France (country)

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France is a country in western Europe. Its capital is Paris. In addition to Metropolitan France in Europe France includes former French possessions which chose in referendum to because part of France.

The name is used in three different ways:

  1. Metropolitan France, located in western Europe, bordered by Belgium, Luxembourg, Germany, Switzerland, Italy, Monaco, Andorra, and Spain[1]
  2. the above together with the overseas departments in Africa and the Americas; their people are French citizens, they elect members to the French Parliament and they are governed by French and European law[2]
  3. all the above together with overseas collectivities and territories; their people are also French citizens and they too elect members to the French Parliament, but they are governed by their own laws, not by French and European law[3]

In this wider sense France is in more continents than any other country (cf. List of countries spanning more than one continent), and the sun is always above the horizon somewhere within it (cf. the empire on which the sun never sets).

Administrative divisions

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The 22 regions and 96 departments of metropolitan France includes Corsica (Corse, lower right). Paris area is expanded (inset at left)

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France is divided into 27 administrative regions: 22 regions in metropolitan France (including the territorial collectivity of Corsica), and five located overseas.[4] The regions are further subdivided into 101 departments,[5] which are numbered mainly alphabetically. This number is used in postal codes and vehicle number plates amongst others. Among the 101 departments of France, five (French Guiana, Guadeloupe, Martinique, Mayotte, and Réunion) are in overseas regions (ROMs) that are also simultaneously overseas departments (DOMs) and are an integral part of France (and the European Union) and thus enjoy exactly the same status as metropolitan departments.

The 101 departments are subdivided into 341 arrondissements which are, in turn, subdivided into 4,051 cantons. These cantons are then divided into 36,697 communes, which are municipalities with an elected municipal council. There are 2,588 intercommunal entities grouping 33,414 of the 36,697 communes (i.e. 91.1% of all the communes). Three communes, Paris, Lyon and Marseille are subdivided into 45 municipal arrondissements.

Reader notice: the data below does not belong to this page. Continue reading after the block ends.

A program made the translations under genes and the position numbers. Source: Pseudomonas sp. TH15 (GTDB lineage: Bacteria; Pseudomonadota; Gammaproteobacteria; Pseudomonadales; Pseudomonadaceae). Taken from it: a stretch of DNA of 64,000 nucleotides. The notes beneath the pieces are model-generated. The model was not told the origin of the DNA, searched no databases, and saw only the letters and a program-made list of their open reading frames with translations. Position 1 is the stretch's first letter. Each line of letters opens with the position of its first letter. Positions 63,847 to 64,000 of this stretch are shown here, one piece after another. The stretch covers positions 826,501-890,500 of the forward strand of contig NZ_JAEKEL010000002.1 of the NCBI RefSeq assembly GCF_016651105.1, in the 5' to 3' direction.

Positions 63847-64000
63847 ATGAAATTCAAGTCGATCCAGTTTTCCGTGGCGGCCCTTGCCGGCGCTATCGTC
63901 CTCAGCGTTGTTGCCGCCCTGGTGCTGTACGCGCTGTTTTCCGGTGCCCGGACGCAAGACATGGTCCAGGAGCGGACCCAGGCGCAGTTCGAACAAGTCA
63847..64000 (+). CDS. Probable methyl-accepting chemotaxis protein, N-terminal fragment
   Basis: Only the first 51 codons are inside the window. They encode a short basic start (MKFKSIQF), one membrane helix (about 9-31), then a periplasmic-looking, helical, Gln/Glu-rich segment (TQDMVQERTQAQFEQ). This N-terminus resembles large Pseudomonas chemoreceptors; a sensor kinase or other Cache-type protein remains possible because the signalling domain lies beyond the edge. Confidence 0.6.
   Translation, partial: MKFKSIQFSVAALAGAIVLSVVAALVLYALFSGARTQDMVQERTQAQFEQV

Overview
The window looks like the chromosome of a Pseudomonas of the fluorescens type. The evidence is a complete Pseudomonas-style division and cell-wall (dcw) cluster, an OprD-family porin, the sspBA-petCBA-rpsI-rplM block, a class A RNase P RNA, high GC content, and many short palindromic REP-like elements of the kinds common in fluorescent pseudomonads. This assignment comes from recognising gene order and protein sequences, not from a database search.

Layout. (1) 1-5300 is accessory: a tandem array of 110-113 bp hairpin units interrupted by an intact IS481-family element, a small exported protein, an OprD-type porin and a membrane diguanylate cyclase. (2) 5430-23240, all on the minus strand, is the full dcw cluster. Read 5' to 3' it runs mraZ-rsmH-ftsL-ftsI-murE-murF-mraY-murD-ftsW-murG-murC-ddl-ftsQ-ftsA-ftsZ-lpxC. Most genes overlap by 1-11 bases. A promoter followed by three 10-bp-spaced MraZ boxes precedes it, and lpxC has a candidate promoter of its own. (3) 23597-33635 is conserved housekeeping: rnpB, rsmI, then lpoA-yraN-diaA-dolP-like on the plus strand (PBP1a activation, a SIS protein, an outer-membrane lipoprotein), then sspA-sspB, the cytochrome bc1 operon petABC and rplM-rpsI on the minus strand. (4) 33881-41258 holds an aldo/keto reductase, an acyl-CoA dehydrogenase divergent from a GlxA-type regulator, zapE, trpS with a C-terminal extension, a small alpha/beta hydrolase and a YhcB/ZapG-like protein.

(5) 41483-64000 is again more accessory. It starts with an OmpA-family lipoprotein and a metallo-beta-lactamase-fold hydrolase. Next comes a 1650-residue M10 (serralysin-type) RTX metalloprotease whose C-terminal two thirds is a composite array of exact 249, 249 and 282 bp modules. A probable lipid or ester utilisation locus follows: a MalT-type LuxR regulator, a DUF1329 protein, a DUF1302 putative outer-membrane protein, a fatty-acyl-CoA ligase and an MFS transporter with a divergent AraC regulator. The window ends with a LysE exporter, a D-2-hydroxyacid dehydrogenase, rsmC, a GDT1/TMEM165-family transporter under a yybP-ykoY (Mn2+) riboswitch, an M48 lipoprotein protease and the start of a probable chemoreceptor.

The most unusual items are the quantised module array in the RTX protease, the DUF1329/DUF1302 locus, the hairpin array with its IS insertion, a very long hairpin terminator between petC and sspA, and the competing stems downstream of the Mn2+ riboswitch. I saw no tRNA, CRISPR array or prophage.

The regions, departments and communes are all known as territorial collectivities, meaning they possess local assemblies as well as an executive. Arrondissements and cantons are merely administrative divisions. However, this was not always the case. Until 1940, the arrondissements were territorial collectivities with an elected assembly, but these were suspended by the Vichy regime and definitely abolished by the Fourth Republic in 1946.

Overseas territories and collectivities

In addition to the 27 regions and 101 departments, the French Republic has five overseas collectivities (French Polynesia, Saint Barthélemy, Saint Martin, Saint Pierre and Miquelon, and Wallis and Futuna), one sui generis collectivity (New Caledonia), one overseas territory (French Southern and Antarctic Lands), and one island possession in the Pacific Ocean (Clipperton Island).

The lands making up the French Republic, shown at the same geographic scale.

Overseas collectivities and territories form part of the French Republic, but do not form part of the European Union or its fiscal area (with the exception of St. Bartelemy, which seceded from Guadeloupe in 2007). The Pacific Collectivities (COMs) of French Polynesia, Wallis and Fortuna, and New Caledonia continue to use the CFP franc[6] whose value is strictly linked to that of the euro. In contrast, the five overseas regions used the French franc and now use the euro.[7]

Name Constitutional status Capital
Template:Flag State private property under the direct authority of the French government Uninhabited
Template:Flag Designated as an overseas land (pays d'outre-mer or POM), the status is the same as an overseas collectivity. Papeete
Template:Flag Overseas territory (territoire d'outre-mer or TOM) Port-aux-Français
Template:Flag Sui generis collectivity Nouméa
Template:Flag Overseas collectivity (collectivité d'outre-mer or COM) Gustavia
Template:Flag Overseas collectivity (collectivité d'outre-mer or COM) Marigot
Template:Flag Overseas collectivity (collectivité d'outre-mer or COM). Still referred to as a collectivité territoriale. Saint-Pierre
Template:Flag Overseas collectivity (collectivité d'outre-mer or COM). Still referred to as a territoire. Mata-Utu

External links and further reading

Notes and references

  1. This sense is used by the following: the United Nations Statistics Division,[1] (lists France under Europe and overseas departments as separate countries); the International Standards Organization, [2]; World Gazetteer, [3] (omits France from list of transcontinental countries); Encyclopaedia Britannica; the internet (domain .fr)
  2. This sense is used by the following: the BBC,[4]; the CIA World Factbook, [5]
  3. Europa World Year Book, Routledge